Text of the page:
Commitment is the key to business development. If you want to see results you must persevere. If your attempts are sporadic or you give up, you will waste the time, money and effort that have already been invested into your business development programme. Be consistent.

Business Development Strategies – 4 Stages You Need to Understand

Business Development Strategies are presented here as a measure of how businesses can grow and develop over time. In his book, “Fire, Aim, Ready”, Michael Masterson does a splendid job of explaining the problems, challenges and opportunities connected with each stage of business development.

Stage 1, Starting Out: You have just taken your business from an idea to actively running and developing a positive cash flow. ($0 – $1 million).

Main Problem: You really don’t know what you are doing.

Main Challenge: Making your first profitable sale.

Main Opportunity: Achieving a critical mass of customers.

Stage 2, The fast growth stage: Taking your business from the $1 million level to $2 million a year in profits. ($1 million to $10 million in revenue).

Main Problem: You are breaking even or may even be losing money.

Main Challenge: Creating many additional, profitable products quickly.

Main Opportunity: Increasing cash flow and becoming profitable. Being cost effective is key to profitability.

Stage 3, The adolescent stage: Take your business over the $10 million threshold with profits in the range of $2 million to $5 million. Revenue parameters are from $10 million to $50 million.

Main Problem: Your systems are strained and your customers are noticing.

Main Challenge: Turning chaos into order.

Main Opportunity: Learning how to establish useful protocols and manage processes and procedures.

Stage 4, The Stage of Maturity: Your business has now grown with revenues of $50 million to $100 million or higher.

Main Problem: Sales slow down or even stall.

Main Challenge: Becoming Entrepreneurial again.

Main Opportunity: Getting the business to run itself.

You may find that Business Development Strategies outlined herein may be relevant to you today. You may also find them to be more relevant at another time in your life. It is hoped that you will identify where your business is today and will make plans to deal with the challenges that lie ahead.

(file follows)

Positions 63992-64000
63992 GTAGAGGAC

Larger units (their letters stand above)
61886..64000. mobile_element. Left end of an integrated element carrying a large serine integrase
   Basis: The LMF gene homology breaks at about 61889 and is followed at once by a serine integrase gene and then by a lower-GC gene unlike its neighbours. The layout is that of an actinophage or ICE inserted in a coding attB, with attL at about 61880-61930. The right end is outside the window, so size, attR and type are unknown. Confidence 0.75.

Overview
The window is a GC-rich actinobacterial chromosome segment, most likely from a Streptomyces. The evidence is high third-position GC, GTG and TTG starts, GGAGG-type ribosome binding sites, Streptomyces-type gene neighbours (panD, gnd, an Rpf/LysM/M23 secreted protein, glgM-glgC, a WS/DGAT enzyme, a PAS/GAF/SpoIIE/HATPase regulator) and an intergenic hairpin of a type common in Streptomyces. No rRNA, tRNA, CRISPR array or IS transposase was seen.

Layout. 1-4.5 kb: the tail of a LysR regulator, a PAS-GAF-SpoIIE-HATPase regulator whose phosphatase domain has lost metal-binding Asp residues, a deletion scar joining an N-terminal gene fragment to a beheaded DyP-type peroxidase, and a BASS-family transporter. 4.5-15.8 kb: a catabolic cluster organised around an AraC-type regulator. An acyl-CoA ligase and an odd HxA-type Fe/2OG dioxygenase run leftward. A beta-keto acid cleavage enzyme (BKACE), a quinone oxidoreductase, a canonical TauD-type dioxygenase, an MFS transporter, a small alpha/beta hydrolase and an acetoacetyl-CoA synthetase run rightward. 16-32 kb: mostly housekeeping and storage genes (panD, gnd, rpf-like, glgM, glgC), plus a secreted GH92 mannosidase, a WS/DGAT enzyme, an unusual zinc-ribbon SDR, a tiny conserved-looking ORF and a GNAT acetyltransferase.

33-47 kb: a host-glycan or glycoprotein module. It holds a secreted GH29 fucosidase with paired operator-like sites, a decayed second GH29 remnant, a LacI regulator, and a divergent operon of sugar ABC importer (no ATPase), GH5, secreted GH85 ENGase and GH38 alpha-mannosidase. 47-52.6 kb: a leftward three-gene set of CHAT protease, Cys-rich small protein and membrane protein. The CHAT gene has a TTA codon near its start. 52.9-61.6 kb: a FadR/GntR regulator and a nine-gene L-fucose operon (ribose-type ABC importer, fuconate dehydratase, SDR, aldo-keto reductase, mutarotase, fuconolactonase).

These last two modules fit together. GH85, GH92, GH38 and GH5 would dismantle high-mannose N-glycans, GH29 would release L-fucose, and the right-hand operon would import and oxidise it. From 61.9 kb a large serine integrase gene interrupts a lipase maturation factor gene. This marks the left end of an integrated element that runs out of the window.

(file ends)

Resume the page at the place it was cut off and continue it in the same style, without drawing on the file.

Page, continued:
A Golden Nugget of New Business Development

This past year (2009) was tough for most businesses, and 2010 will be tough too. Current account lists have been trimmed (in both numbers and profitability) because of the global economic contraction, and the focus of most business has turned to new business development to drive revenue growth. In fact, the majority of sales job listings on careerbuilder.com and monster.com are for salespeople that can develop new business, rather than organically grow existing business. Because new business development is so important to so many, I thought I would post an article on what I consider to be one of the “golden nuggets” that sales executives should think of to help boost his/her sales organization’s new business productivity.

The golden nugget is your sales force’s ability to QUALIFY NEW PROSPECTS. To better understand the implications of good/bad qualification on new business development, I find it’s insightful to take a look at the sales funnel. There are two characteristics of the sales funnel that I find to be telling about new business development. The first is that as opportunities move down the sales funnel, they require an increasing investment of your company’s resources (time and money). The implication is that if you let an unqualified opportunity move down the funnel it will become very expensive (in time and money) very fast, and you will lose out on the opportunity to invest those resources in other opportunities. The second characteristic is that the greatest number of prospects sit within the first stage of your sales funnel (often called prospecting or initial contact). The average amount of time that your salespeople spend qualifying a prospect in the first stage has a HUGE impact on your sales force’s time. If your sales force reaches out to 100 prospects a week, an average qualification time of 30 minutes versus an hour can free your sales force of 3,000 hours per week; that’s equivalent to adding 75 full time employees per week.